Tuesday, June 20, 2017

Losing battle in war on waste

Had a ferret in my wardrobe for something warm. Found a big cardigan. Shades of mauve in a boucle  chunky knit; two white knitted bands around the upper arms. Thirty-two years on, it's seriously pilled and shabby. It no longer has the moral fibre to declare itself vintage. It's warm but sad, not the delicious creature I snuggled my face into in a Firenze market in late summer, 1985. Was a beautiful garment when purchased new. Now it's fit for the op shop bag. It's all a bit metaphoric.

Recently, in my endeavour to reuse/recycle, I wore an old pair of Nikes. They've aged well. They're a lovely shape made from interleaved strips of grey suede. They have a dance shoe sole with rubber tread under your heel and toes and a suede arch. When I bought them, at least ten years ago, from Rebel Sport in the Bourke Street Mall, the sales assistant read me a mandatory disclaimer.  These shoes aren't designed for sport, or words to that effect. Didn't worry me. I had no intention of exercising in them, apart from cycling.  These non-sports 'leisure' shoes must have looked good because my daughter used to borrow them. Also, they'd elicit compliments from some of my students and colleagues.and are as comfortable as your slippers.

You know why they've aged well? I've barely worn them.That dance style? Great in the studio, shit in the weather. Didn't want to spoil the suede by risking them out in the rain. Another thing, they slip off my bike pedals. Literal slippers. Not cool. I'd forgotten about that though, when I gave them another outing recently, feeling proud of my environmentally aware austerity. Remembered about the slippage as I was cycling downhill to the shops, gripping my knees to stop my feet shooting off their perches. As I walked along the street later, my feet kept skating out behind me in a flicking motion. Sensibly, I skidded to a stop then slid around the door into the sports shoe specialists.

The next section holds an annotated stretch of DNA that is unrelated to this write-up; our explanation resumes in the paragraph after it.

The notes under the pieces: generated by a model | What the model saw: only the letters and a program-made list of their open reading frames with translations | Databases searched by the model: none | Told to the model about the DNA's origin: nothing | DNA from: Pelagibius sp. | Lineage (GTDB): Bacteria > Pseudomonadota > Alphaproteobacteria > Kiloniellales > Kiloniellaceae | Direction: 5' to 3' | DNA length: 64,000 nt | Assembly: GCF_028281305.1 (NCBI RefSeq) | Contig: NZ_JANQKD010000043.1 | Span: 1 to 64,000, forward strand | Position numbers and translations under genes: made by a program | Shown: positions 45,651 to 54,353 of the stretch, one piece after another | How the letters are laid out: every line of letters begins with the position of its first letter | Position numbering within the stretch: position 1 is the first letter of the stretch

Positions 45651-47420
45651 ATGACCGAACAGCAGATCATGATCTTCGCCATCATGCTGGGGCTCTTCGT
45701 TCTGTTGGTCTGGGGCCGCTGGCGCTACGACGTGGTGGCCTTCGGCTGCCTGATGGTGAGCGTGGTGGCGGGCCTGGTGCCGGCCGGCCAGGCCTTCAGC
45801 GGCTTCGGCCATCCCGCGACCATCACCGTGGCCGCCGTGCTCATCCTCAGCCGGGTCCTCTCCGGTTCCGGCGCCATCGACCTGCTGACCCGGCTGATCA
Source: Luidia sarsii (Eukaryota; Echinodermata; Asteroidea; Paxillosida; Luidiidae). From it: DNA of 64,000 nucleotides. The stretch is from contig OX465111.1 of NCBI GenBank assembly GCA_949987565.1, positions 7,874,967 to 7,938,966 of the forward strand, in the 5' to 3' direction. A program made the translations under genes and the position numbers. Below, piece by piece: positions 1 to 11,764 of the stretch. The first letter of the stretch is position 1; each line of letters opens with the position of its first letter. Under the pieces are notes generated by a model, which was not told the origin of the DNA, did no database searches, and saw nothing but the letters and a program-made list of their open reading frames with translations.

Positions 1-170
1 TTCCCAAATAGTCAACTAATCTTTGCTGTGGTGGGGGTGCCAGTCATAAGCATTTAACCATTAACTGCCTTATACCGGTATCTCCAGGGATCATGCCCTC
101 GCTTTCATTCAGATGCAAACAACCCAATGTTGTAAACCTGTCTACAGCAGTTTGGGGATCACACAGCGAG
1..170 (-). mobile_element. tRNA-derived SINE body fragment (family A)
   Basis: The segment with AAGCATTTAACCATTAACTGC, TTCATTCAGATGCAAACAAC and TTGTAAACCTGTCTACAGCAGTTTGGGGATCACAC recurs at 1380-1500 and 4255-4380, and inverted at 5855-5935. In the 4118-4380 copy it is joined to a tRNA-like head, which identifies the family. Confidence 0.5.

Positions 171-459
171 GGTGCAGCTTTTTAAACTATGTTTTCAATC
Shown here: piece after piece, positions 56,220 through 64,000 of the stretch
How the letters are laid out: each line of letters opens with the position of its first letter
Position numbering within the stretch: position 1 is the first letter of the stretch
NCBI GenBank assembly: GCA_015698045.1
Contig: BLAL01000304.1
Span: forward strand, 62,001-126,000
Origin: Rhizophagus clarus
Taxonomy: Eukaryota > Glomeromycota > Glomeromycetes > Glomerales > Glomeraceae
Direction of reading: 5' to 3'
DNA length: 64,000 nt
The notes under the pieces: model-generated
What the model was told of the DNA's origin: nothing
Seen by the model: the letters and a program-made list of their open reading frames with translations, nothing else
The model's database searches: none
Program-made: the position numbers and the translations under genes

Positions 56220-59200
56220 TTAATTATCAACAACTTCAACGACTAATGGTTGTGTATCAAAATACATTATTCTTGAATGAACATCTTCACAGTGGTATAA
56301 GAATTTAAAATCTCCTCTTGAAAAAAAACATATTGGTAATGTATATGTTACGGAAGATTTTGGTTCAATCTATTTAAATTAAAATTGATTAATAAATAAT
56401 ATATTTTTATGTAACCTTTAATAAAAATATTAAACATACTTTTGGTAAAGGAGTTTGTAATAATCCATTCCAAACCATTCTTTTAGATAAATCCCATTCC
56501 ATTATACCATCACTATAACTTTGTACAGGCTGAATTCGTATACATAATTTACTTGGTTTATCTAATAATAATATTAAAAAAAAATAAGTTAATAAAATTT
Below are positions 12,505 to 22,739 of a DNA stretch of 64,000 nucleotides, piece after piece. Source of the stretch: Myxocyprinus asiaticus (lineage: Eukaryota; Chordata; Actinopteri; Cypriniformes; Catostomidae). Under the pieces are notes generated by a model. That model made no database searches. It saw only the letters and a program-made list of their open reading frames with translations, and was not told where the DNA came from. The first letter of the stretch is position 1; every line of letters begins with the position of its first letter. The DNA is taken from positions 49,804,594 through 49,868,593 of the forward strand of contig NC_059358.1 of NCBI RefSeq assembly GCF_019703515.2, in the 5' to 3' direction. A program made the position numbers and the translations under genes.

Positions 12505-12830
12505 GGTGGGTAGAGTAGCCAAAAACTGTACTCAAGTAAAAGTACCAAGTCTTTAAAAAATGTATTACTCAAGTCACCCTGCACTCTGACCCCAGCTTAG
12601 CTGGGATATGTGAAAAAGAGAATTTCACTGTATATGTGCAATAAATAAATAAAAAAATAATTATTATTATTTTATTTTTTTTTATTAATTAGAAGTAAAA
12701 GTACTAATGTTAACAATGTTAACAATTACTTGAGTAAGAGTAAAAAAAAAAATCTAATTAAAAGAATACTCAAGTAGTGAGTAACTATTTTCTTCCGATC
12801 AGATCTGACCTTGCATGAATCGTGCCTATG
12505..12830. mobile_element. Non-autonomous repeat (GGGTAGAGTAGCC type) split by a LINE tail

Ah well, a new pair of running shoes is an appropriate alcohol-free reward. So I told myself as I browsed for an elusive bargain.

Having laced my right foot into a sleek new running shoe, the sales assistant picked up one of my old Nikes, examined it and pronounced it seriously old school; sounding impressed. 'Are you just going to give these to the op shop?' she asked. Was that a hint?

But old school? They're only ten. Suppose if you're under thirty that's a long time.

Meanwhile, I conceded another battle in the war on waste by buying another pair of sports shoes. For safety reasons, I wore them home. At my age you can't risk a fall on a damp footpath, sans tread on your trainers.

This is the sad thing though. I can part with neither my old cardy - back in the wardrobe - nor my 'vintage' Nikes - back on the shoe rack. 

Wednesday, June 7, 2017

Onus on the Owner

'Argh!' How do you write a short sharp scream? (Of course there's a forum on this on Google. Makes for interesting reading if you're into that sort of thing, like yours truly, the real Judith Middlemarch, or is it Jill, wife of Trevor?) No matter, this little piece begins with a brief, loud - I was wearing headphones - cry of terror.

I stood, stock still, neither flight nor fight would work here. Instinctively, my hands shot in the air, heart banging in my chest.

Just prior I'd been on a naturally occurring chemical high. See, I'd garnered the motivation to get out of bed on a cold, albeit sunny winter's day to do my six kilometre constitutional. This is a combination of brisk walking alternating with marginally quicker jogging.To give you the picture, when Al walks with me he thinks it vaguely amusing to outpace my jogging with his leisurely stroll. I'm not winning any medals here, but if I can keep at it for another forty years I could enter the world masters and break a record like Man Kaur. Maybe not.